The sound of schoolchildren playing less than a block away from reached the steps of the Mississippi Supreme Court building as attorneys argued over whether federal public funds should be awarded to the state’s private schools on Tuesday.
Rob McDuff, a Mississippi Center for Justice attorney representing the pro-public education nonprofit organization Parents For Public Schools, called a prohibition in the state’s constitution on funding for private schools “an ironclad principle” that “doesn’t have exceptions” during oral arguments.
Mississippi Supreme Court justices Leslie King, Robert Chamberlain and David Ishee also heard arguments from attorneys representing the Mid-South Association of Independent Schools and the Mississippi Attorney General’s Office defending the use of COVID-19 relief funds for private schools..
Parents for Public Schools filed the initial lawsuit in June 2022 after state lawmakers passed bills appropriating $10 million to help MAIS member schools pay for broadband, water and infrastructure projects. One bill Gov. Tate Reeves signed into law created the Independent Schools Infrastructure Grant Program. The other allocated American Rescue Plan funds for the program. The Legislature had set the grant to go into effect on July 1, 2022.
The pro-public education organization’s lawyers argued that awarding the funds to private schools violates Section 208 of the Mississippi Constitution and would give private schools a competitive advantage. That section of the Constitution says that “no religious or other sect or sects shall ever control any part of the school or other educational funds of this state; nor shall any funds be appropriated toward the support of any sectarian school, or to any school that at the time of receiving such appropriation is not conducted as a free school.”
“This is a case about a lot more than 10 million dollars,” Will Bardwell, an attorney from Democracy Forward, who also argued on behalf of Parents for Public Schools, told media after the Feb. 6 hearing. “This is a case about part of the Mississippi Constitution that reserves all of the state’s education funding for public schools. If we’re going to make exceptions to that for a 10 million dollar appropriation, then we can make exceptions about that for a 100 million dollar appropriation or a 500 million dollar appropriation. This is a simple case and it’s about a lot more than 10 million dollars.”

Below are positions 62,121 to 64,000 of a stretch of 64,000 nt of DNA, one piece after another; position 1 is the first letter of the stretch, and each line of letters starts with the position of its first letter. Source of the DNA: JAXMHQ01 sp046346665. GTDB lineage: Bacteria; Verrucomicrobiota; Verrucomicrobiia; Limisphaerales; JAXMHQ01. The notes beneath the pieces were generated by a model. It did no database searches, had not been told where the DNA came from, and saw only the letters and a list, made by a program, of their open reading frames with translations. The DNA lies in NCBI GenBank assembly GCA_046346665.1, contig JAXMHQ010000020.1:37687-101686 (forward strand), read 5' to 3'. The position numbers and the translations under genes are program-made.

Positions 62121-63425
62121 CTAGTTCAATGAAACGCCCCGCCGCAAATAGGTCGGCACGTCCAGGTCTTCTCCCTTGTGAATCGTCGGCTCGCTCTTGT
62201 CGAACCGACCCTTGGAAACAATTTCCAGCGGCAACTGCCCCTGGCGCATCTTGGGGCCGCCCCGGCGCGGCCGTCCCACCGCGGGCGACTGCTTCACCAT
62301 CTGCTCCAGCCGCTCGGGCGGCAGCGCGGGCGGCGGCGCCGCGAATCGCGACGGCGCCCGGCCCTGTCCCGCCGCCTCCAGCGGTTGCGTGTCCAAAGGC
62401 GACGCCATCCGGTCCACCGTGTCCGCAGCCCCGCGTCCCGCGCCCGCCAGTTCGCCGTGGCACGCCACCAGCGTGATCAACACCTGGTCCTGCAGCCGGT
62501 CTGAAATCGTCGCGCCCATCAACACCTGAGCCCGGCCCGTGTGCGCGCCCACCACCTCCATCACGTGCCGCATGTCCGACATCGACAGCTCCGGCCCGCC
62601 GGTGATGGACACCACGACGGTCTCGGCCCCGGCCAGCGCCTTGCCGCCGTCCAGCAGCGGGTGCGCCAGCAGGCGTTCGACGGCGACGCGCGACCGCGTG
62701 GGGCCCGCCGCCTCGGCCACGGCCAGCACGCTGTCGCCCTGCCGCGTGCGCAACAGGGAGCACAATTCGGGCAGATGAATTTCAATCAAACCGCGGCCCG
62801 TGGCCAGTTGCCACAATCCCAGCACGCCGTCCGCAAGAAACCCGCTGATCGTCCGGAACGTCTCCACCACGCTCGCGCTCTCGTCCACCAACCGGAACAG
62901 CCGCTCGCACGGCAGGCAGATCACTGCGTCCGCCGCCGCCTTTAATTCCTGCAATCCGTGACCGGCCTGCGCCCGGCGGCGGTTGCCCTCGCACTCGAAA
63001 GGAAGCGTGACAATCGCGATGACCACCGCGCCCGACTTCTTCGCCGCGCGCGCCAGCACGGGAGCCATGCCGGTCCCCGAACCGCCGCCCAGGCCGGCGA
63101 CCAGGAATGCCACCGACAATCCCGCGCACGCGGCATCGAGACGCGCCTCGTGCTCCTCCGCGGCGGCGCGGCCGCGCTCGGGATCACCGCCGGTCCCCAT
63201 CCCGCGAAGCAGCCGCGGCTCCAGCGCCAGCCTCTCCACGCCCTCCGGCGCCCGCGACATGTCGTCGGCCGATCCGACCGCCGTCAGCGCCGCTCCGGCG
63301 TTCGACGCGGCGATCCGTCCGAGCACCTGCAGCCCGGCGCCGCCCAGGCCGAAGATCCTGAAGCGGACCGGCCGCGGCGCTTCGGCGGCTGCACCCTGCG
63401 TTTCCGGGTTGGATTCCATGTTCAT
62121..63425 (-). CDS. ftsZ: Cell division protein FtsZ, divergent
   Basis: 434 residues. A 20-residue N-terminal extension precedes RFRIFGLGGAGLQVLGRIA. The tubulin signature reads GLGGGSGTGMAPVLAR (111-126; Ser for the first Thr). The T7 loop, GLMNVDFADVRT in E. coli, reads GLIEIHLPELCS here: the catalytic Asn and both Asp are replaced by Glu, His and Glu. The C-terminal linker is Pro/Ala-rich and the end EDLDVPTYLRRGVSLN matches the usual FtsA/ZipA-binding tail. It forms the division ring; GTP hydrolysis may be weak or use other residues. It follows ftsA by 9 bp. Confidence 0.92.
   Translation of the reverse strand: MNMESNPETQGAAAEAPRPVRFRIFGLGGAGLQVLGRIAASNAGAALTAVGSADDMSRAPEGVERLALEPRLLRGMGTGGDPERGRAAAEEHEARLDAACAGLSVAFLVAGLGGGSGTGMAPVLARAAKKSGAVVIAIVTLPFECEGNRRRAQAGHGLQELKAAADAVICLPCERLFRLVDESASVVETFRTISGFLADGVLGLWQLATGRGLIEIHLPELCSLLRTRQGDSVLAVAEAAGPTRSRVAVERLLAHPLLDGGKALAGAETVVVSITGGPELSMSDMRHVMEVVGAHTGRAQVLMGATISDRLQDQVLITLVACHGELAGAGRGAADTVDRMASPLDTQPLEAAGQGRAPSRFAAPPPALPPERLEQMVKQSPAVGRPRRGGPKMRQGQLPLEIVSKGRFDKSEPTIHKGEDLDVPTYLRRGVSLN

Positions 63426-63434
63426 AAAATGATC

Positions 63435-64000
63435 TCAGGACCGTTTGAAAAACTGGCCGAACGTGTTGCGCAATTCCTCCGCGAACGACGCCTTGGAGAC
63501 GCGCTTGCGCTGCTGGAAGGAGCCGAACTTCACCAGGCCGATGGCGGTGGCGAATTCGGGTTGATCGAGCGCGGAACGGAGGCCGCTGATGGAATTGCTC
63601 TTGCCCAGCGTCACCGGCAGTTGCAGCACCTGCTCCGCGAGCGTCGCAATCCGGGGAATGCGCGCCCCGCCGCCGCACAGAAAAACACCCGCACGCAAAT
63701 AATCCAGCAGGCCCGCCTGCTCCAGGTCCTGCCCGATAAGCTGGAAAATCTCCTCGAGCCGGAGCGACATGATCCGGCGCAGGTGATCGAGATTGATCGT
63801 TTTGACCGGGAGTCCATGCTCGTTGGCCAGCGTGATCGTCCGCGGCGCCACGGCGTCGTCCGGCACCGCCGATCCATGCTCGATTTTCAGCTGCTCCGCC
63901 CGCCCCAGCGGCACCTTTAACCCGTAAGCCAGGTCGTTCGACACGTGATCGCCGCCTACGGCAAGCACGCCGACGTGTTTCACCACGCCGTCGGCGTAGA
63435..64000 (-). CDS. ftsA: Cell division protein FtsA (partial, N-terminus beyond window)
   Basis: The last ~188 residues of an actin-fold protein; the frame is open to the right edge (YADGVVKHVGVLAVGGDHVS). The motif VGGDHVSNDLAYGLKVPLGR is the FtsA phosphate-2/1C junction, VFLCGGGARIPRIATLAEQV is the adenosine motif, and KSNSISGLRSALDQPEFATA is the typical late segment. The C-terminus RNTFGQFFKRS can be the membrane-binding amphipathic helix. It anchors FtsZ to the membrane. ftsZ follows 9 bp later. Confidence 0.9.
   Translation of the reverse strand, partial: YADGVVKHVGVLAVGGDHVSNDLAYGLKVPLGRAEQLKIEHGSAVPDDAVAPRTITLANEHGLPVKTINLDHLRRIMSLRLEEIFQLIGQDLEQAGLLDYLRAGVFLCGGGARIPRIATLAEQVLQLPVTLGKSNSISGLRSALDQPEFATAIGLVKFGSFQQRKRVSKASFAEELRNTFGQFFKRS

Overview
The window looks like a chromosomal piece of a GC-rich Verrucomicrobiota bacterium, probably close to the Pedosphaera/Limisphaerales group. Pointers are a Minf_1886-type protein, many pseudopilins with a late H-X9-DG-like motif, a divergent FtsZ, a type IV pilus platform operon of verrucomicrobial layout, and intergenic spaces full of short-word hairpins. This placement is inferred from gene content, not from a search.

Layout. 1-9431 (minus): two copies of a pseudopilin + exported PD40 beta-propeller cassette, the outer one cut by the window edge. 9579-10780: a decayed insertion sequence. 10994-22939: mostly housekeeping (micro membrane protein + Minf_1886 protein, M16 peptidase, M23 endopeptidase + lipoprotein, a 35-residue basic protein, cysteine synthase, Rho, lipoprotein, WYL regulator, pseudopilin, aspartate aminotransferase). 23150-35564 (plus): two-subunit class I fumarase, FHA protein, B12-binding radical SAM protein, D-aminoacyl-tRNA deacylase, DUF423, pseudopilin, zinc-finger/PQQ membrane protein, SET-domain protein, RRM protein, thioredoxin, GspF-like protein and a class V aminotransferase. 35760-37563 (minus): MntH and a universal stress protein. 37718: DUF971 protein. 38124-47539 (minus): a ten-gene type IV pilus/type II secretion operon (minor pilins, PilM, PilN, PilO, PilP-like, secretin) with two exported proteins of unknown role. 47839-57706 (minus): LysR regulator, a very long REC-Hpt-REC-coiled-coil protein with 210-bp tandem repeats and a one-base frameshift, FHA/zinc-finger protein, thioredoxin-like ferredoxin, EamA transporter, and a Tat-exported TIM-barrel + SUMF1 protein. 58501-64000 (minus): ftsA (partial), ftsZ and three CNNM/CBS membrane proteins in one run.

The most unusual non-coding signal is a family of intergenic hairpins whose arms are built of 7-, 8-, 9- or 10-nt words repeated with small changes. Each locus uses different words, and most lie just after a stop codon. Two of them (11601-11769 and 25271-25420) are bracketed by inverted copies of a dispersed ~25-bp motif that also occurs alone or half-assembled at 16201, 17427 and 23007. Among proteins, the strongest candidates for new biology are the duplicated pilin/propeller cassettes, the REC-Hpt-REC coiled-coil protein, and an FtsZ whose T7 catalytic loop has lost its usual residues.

In October 2022, Hinds County Chancery Court Judge Crystal Wise Martin ruled that the appropriation was unconstitutional. The longrunning legal case has kept the funds in limbo.
“Whether that money is fixing the school building or providing educational resources, the principle is the same,” McDuff said during the post-hearing press conference. “If there’s any public funding, it’s got to go to public schools.”
Mississippi Attorney General Lynn Fitch appealed to the Mississippi Supreme Court in September 2023, arguing that the Legislature did not appropriate the funds directly to private schools. Instead, the State appropriated the funds to the Department of Finance and Administration to oversee the grant, her office argued. Presiding Justice King pointed out that the State does not make appropriations directly to any school.
“Even for public schools, the appropriation is to the State Department of Education. Is that correct?” King said in court Tuesday.
“That’s right,” Deputy Mississippi Solicitor General Justin Matheny replied.
Matheny also argued that Section 208 does not apply because the money comes from federal funds designated for COVID-19 relief and not education funds.
“The last clause leaves room for state support of independent schools,” Matheny said. “It bars direct legislative appropriations of state education funds to independent schools but the ARPA grants at issue here are no such thing. The Legislature appropriated federal disaster aid to DFA. That was lawful.”
Senior Counsel for Liberty Justice Center Buck Dougherty represented MAIS at the hearing. Wise did not allow the independent school association to intervene in the lower Hinds County court. Dougherty said that MAIS has a right to relief funds.
“This is federal money from the federal government and the COVID-19 funds were not to go to education per se,” Doughtery said. “It was going to infrastructure development and the Legislature of Mississippi chose to appropriate that money to MAIS.”